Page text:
Nurse shares her personal story of COVID-19
Joann Breen was on high alert when COVID-19 came to Nova Scotia. The Glace Bay native had spent more than three decades working as a Registered Nurse in Acute Care, caring for people with illness and injury who were at higher risk for severe disease.
The 61-year-old took every precaution to ensure her health and that of her ailing husband, Berkley. They were both immunocompromised, and with Berkley residing in a nursing home, the risk was elevated.
Breen took an active approach to self-care and caring for her husband. They were both vaccinated. She kept her social circle small. She washed her hands frequently. She wore a mask when she was outside the home. She would also tune into the press briefings with Dr. Strang and the premier to ensure she could make informed choices.
Even with all of those precautions, COVID-19 still caught her off-guard.
Breen was a few weeks away from booking her second booster dose when she tested positive for COVID-19.
“I had an excruciating headache. I was nauseated. I had diarrhea. I was hacking and coughing. I had a sore throat. I don't know what my temperature was, but I could change my shirt every couple of hours, as I’d just break out into a sweat. And my breathing, I was very, very short-winded,” she described.
Being immunocompromised, Breen took all the necessary steps to reduce her risk of severe illness, which included filling out the Report and Support form. This is how Nova Scotians are assessed to determine if they would benefit from COVID-19 medications.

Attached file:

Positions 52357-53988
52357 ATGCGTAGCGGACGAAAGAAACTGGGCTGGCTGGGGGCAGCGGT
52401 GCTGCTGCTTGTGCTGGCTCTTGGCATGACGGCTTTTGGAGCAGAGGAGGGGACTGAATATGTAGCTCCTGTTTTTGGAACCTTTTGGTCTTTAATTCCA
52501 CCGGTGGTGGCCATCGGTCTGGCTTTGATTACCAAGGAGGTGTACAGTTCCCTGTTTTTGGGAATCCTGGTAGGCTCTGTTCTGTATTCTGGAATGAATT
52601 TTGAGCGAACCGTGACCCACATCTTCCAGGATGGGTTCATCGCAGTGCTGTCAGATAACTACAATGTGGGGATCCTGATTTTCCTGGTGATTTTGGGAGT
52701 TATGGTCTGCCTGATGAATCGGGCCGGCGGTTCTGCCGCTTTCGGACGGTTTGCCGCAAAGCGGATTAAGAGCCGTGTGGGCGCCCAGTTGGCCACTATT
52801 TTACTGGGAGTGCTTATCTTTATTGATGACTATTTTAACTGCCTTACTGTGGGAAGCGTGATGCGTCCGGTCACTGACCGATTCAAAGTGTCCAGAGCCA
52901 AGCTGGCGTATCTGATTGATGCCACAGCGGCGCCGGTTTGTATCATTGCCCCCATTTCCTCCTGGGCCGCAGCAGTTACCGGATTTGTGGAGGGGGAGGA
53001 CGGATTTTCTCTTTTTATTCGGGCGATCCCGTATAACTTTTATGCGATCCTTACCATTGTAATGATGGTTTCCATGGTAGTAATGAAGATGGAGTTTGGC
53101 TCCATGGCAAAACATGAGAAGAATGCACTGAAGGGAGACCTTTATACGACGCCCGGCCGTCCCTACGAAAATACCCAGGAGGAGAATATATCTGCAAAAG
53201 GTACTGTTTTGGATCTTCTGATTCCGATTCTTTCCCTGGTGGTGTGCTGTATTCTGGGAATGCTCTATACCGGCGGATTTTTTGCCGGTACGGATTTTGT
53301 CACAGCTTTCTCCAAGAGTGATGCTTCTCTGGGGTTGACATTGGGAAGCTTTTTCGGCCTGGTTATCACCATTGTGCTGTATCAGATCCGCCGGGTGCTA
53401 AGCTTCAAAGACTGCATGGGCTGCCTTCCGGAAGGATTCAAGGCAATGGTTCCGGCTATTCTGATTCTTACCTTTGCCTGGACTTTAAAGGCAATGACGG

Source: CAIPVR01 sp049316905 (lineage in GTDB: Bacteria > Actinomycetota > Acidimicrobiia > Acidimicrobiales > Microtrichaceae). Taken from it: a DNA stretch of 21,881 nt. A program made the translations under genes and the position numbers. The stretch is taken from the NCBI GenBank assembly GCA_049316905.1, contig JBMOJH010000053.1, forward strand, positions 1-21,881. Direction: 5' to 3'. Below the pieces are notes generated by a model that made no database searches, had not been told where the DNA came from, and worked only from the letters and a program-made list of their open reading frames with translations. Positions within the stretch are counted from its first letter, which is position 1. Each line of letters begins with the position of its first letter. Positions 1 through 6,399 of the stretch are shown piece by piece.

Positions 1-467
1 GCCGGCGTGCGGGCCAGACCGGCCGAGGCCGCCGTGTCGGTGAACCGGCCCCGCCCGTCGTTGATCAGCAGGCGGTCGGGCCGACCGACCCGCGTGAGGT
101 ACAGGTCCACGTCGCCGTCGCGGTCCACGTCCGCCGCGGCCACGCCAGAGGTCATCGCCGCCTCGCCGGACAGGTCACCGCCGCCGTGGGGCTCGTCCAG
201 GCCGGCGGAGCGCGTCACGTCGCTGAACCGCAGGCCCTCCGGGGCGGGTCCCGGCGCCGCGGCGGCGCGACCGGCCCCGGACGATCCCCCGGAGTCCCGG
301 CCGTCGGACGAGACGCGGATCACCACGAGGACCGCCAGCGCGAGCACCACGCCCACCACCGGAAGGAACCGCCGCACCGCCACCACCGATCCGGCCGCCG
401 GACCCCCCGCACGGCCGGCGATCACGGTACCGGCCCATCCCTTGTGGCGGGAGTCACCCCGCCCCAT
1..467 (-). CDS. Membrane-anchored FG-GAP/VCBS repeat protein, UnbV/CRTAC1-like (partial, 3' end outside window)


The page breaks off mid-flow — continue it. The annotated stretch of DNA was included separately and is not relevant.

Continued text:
A few days after submitting the online form, she received a call back from a member of the Therapeutics team, who was working with infectious disease specialist Dr. Lisa Barrett to determine the best course of treatment.
“Dr. Barrett called my rheumatologist and they discussed my medications,” said Breen. “That's impressive that they're able to collaborate with your doctor and make up this whole schedule for you just to make sure that you have everything you need. That's wonderful.”
Ultimately, Breen was given an antiviral medication, and a pulse oximeter to monitor her oxygen levels, which were very low and dropped even lower with even mild activity.
Once she started the medication, she found her health quickly improving. By the next afternoon, her headache, which had been constant since she fell ill, was gone.
However, even with medication and doing everything right, Breen’s full recovery was not swift. The lingering effects and exhaustion took much longer to alleviate.
“It took four or five months before I can say that I felt totally normal again,” she said. When she was no longer infectious, she resumed her daily visits with her husband Berkley at the nursing home. It turned out to be precious time.
“He passed away in September. You know, it’s been a difficult journey.”
In the wake of losing her husband and recovering from her personal bout with COVID-19, Breen has had some time to reflect on her experiences. As she watched Nova Scotians resume normal life and learn to live with COVID-19, she had this to share:
“What I would tell people about COVID-19 is that some people get it and they don't have any issues, but there are people who get it and they have a lot of issues, and it could make them very sick.”
She urges people to continue to wear masks, wash their hands, stay up to date with their vaccines, and to be conscious of their health and that of the people around them. She also encourages anyone who tests positive to complete the Report and Support form so they can access COVID-19 medications if they are eligible.
“You never think it will happen to you,” she said. “It’s not anything to be messed with. No, it's not.”